UBC Theses and Dissertations
The blue card : EU's race for talent Nielsen, Johanna Sofia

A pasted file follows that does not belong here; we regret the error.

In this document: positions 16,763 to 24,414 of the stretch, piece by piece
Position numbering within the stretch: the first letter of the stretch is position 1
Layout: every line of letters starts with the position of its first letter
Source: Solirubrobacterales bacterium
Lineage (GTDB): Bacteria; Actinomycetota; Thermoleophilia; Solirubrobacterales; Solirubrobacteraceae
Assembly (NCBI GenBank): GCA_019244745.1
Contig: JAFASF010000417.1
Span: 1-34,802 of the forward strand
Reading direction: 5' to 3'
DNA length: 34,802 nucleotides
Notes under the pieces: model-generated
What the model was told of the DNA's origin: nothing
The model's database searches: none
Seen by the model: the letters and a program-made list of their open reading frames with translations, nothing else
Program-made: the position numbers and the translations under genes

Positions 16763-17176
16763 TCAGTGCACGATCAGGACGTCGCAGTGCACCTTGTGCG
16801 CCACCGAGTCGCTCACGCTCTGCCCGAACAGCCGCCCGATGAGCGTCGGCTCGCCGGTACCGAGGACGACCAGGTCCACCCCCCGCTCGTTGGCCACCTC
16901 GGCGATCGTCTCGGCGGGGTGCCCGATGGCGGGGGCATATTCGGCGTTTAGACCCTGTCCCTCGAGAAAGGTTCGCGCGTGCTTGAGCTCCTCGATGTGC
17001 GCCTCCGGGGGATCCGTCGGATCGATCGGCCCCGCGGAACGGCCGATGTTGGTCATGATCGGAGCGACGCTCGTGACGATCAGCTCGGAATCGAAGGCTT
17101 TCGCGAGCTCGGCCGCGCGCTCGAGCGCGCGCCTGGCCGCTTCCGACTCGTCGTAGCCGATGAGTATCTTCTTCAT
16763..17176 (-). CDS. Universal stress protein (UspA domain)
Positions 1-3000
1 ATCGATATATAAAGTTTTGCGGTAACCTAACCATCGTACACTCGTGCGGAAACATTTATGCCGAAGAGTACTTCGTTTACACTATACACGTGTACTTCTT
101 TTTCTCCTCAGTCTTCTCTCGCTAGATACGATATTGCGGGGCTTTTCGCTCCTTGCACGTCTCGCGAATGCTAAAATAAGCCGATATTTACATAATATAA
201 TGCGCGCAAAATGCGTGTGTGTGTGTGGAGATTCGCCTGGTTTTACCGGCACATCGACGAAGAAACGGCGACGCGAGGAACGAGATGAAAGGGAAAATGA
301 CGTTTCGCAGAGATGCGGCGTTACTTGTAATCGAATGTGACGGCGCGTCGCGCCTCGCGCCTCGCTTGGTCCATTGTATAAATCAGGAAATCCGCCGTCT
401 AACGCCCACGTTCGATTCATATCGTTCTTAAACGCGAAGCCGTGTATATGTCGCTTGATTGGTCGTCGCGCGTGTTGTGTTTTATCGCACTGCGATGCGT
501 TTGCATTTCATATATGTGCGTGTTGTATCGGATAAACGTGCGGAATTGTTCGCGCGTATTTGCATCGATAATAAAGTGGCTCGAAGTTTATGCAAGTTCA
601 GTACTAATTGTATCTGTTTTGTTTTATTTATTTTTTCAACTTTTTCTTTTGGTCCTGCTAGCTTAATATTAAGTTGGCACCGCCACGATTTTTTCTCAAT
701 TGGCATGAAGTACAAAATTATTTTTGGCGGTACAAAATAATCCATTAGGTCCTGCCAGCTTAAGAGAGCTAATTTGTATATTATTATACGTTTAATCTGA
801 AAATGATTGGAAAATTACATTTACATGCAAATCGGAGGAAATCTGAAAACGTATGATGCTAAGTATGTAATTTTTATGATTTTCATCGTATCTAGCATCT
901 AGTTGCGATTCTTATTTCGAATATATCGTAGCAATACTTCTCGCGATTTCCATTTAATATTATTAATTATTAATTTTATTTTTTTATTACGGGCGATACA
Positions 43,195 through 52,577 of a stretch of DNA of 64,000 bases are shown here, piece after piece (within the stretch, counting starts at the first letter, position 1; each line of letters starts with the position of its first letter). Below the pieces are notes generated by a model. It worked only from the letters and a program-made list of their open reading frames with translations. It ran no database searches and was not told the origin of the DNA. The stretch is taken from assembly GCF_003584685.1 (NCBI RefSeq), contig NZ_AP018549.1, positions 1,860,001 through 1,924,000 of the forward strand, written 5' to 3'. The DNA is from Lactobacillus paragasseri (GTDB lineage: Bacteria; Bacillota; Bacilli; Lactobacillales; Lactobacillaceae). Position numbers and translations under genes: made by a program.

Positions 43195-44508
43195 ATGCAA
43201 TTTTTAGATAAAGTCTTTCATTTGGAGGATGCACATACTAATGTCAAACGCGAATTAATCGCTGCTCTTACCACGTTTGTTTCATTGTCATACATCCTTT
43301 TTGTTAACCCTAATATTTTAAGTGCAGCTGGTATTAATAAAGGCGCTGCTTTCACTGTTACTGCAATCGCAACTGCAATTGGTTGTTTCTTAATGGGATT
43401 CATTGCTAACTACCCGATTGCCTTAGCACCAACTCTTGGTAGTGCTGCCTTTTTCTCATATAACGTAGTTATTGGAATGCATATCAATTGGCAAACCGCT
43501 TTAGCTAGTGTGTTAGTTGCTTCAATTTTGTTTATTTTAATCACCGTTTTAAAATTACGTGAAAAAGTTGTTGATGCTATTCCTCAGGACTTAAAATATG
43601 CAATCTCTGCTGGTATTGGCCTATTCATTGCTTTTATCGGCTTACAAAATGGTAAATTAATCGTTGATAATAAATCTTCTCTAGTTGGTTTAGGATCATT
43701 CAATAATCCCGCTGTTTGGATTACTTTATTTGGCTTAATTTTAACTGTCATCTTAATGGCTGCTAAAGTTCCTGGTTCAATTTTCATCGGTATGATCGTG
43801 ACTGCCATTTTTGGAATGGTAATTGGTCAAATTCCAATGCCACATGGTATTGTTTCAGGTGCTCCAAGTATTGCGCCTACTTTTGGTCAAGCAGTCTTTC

In recent years Brussels has recognized that certain regions and sectors in the EU are in need of migrants in order to deal with economic and demographic needs. All Member States of the European Union are affected by the flow of international migration, and have therefore realized that a new approach to manage migration is necessary. The so called ‘global war on talent’ has also intensified over the past years, and as an effort to become an attractive player in this ‘war’ the European Commission has put forth a proposal for a directive on the conditions of entry and residence of third-country nationals for the purposes of highly qualified employment. This directive is more commonly known as the European Union Blue Card and it does not aim to replace the 27 immigration systems of the Member States; instead it offers an additional channel of entry. This paper examines the Blue Card scheme as well as compares it with the US H1B and the Green Card in order to see if the Blue Card is able to improve EU’s position in the competition for the ‘best and the brightest’. It also reveals that the Blue Card is suffering from inherent design problems weakening its potential. These issues are compounded by the necessary investments in language skills and the risk of migrants being subjected to xenophobia. This paper concludes that not only does the Blue Card scheme need more added value for the EU to alter its competitive disadvantage, but it is also imperative that the EU changes its attitude towards immigration. In addition, EU is in need of all skill levels and the Blue Card may be able to prepare the ground for further policy change in other areas of migration.
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